A general view of the financial business district is seen in Singapore on Nov. 19. (Photo: Roslan Rahman/AFP)
A senior church official has expressed concern in the wake of the arrest of a Bangladeshi worker on terror charges and the deportation of 15 others from Singapore for inflammatory anti-France posts on social media.
A total of 37 individuals — 14 Singaporeans and 23 foreigners — were detained and interrogated in Singapore in recent weeks as part of intensified security measures following terror attacks on France and elsewhere, Singapore’s ministry of home affairs (MHA) said on Nov. 24.
Out of the detainees, 16 foreigners — 15 Bangladeshi and one Malaysian — were deported following completion of investigations.
MHA officials said those arrested were involved in suspected radical activities and posts on social media that could incite violence or communal unrest. The majority of them supported the beheading of French teacher Samuel Paty by a suspected extremist and other terror attacks in France and elsewhere.
Immigration officials at Shah Jalal International Airport in Dhaka confirmed that Bangladeshi deportees, mostly construction workers in Singapore, reached the country in the early hours of Nov. 25.
Earlier, on Nov. 2, another Bangladeshi construction worker, Ahmed Faysal, 26, was arrested and jailed in Singapore under the Internal Security Act for terrorism-related activities.
Faysal, a Muslim from eastern Bangladesh, moved to Singapore in 2017 and started working for a building products company. His radicalization started in 2018 when he was influenced by radical materials online supporting global jihadist outfit Islamic State (ISIS).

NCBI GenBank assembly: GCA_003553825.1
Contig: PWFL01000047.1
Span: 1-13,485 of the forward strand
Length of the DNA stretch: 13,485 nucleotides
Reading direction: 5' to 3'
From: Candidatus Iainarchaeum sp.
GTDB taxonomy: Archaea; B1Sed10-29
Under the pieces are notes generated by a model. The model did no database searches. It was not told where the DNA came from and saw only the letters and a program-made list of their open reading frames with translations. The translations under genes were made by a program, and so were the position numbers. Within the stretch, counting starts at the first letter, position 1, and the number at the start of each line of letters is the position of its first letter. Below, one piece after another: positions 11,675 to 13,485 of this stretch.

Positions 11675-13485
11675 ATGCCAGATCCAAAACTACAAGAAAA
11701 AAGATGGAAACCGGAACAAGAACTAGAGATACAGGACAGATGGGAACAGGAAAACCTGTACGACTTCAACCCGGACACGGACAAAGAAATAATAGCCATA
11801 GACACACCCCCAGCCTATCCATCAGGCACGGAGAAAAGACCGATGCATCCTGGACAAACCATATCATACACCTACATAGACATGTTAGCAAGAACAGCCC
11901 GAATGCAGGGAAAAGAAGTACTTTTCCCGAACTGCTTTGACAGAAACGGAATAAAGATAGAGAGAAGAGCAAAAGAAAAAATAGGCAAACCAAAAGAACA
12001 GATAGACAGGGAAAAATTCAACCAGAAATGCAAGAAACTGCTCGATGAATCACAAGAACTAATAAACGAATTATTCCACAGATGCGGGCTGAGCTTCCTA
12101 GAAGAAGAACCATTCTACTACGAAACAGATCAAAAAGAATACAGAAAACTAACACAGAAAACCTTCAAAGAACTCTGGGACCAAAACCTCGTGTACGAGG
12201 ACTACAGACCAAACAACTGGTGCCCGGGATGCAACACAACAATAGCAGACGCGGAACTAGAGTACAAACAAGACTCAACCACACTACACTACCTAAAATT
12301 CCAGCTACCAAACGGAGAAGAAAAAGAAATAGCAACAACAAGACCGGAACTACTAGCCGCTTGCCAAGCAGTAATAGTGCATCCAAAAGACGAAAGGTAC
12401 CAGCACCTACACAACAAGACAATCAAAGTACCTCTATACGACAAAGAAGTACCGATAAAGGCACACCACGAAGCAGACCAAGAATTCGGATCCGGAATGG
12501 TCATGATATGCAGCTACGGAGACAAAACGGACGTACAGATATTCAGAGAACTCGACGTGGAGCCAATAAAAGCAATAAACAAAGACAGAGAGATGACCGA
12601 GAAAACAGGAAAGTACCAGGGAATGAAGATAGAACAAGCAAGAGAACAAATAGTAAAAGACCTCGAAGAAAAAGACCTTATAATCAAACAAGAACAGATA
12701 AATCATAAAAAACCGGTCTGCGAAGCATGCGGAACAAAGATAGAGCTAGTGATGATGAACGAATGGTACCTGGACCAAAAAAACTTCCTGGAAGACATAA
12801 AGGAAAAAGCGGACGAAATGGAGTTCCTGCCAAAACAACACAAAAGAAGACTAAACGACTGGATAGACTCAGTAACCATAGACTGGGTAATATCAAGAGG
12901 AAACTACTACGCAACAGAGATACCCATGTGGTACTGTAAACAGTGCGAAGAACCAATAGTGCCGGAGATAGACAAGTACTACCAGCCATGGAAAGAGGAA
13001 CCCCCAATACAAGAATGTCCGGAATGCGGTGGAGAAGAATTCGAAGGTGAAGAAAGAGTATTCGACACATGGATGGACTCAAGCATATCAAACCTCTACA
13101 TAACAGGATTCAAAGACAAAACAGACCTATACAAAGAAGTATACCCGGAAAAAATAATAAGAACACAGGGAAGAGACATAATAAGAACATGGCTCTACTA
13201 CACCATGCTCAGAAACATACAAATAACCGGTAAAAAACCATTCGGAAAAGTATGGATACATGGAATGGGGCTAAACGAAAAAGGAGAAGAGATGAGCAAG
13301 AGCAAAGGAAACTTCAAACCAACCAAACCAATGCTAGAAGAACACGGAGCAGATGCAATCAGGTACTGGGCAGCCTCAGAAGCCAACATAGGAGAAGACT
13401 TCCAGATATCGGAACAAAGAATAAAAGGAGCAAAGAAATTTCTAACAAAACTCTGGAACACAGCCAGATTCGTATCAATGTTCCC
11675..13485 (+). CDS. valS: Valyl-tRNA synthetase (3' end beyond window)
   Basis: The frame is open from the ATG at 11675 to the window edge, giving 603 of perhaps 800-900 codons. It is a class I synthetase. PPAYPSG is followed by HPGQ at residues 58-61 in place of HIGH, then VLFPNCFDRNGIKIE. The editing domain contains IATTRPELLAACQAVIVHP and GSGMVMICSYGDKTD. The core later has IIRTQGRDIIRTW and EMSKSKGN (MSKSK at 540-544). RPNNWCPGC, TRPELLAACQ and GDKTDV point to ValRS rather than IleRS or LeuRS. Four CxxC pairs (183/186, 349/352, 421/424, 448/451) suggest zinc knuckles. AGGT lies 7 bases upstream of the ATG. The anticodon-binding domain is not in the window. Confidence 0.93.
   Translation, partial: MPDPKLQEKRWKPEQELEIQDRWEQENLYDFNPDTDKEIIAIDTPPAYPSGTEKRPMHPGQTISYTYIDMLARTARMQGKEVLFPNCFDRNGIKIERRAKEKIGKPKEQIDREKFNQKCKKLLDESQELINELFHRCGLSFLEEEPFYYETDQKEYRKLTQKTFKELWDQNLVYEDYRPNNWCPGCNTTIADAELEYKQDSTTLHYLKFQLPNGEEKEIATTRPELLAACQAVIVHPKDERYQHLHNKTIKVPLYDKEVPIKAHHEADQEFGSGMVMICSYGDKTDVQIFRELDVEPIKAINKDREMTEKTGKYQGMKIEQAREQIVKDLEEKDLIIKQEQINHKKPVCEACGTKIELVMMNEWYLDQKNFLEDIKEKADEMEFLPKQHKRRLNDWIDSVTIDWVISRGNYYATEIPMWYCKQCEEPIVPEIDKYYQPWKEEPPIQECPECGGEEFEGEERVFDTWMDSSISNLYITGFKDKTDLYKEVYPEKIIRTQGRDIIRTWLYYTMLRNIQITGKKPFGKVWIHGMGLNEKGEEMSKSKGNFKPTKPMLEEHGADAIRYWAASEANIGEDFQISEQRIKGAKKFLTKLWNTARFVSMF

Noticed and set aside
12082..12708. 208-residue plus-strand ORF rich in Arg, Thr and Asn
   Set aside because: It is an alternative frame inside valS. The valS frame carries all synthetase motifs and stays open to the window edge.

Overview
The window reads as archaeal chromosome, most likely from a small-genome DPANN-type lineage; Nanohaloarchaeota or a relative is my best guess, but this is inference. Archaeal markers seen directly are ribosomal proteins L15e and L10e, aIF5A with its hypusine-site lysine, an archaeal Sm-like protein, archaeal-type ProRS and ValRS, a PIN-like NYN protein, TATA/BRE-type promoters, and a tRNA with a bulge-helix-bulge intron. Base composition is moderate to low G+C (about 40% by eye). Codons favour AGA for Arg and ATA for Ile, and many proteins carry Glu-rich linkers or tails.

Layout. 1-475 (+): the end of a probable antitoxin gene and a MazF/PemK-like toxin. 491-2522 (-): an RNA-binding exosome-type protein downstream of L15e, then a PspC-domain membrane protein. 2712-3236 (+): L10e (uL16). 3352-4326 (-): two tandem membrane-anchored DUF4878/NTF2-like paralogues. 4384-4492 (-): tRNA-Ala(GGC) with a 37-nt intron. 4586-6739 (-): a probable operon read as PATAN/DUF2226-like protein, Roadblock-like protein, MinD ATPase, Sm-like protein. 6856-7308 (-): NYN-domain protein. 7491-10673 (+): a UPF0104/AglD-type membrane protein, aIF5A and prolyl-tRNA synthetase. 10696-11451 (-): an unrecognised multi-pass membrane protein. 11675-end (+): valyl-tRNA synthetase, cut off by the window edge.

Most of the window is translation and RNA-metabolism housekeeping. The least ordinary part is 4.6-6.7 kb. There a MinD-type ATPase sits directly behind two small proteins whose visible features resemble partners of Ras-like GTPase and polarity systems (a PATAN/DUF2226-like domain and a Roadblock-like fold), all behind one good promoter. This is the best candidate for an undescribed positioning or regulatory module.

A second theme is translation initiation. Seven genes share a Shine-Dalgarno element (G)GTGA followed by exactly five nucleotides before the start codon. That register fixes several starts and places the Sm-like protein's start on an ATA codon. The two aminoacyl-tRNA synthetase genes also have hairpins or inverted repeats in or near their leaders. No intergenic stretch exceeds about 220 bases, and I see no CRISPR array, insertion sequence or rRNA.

He is accused of intending to carry out acts of armed violence in support of his religion. He disseminated pro-ISIS propaganda in English and Bengali featuring oppression of Muslims around the world and encouraged Bangladeshi Muslims to take up arms as part of the resistance, using fake social media accounts to hide his identity.
He intended to move to Syria to join ISIS and bought several knives in Singapore that he intended to take back to Bangladesh to carry out attacks on police officers from the minority Hindu community.
Bangladeshi counterterrorism officials said they have been looking at details of Faysal and 15 deported workers following media reports.
Father Anthony Sen, a member of the Catholic bishops’ Justice and Peace Commission, expressed dismay over the latest incidents.
“The arrest and deportation of workers for radical thoughts and acts tarnish the image of Bangladesh globally. The same thing has happened in Singapore and other countries including India and Malaysia earlier,” Father Sen said.
This is not the first time Bangladeshi workers have been accused of radicalism and deported from Singapore.
In 2016, the city-state expelled 26 Bangladeshi migrant workers after they were found to be members of a closed Islamic study group that allegedly subscribed to extremist teachings of radical ideologues like Anwar al-Awlaki, an American-Yemeni Islamic lecturer linked to al-Qaeda. They were allegedly plotting to carry out nefarious activities in Bangladesh and other countries.
“This is a matter of grave concern and Bangladeshi authorities need to take the issue seriously. It is important for immigration and police officials to check details and background of workers before they are cleared,” Father Sen said.
“Radicalism has been a serious problem for Bangladesh in recent times, and the state and society need to be constantly vigilant to tackle the threat, both at home and abroad.”
Dhaka-based security analyst and retired brigadier general M. Shakhawat Hossain echoed similar concerns.
“Radicalization is a process that takes time, and if we are careful we can curb it beforehand. Radicalism among migrant workers is not a new phenomenon and it is a warning for our related state agencies that there are still lapses in existing procedures of migration which must be tackled,” Hossain said.
The deportation of workers also triggered debate on social media and divided opinion. “Outrage as people are punished for expressing freedom of speech,” said one post.
Others warned Bangladeshi workers against posting inflammatory comments. “Refrain from making radical posts on social media. If you lose your job and get deported, nobody will take responsibility for you and your family,” said Tonmoy Ahmed.
Bangladesh has about 8 million migrant workers, mostly in Middle East countries, who remit about US$15 billion annually and make vital contributions to the economy.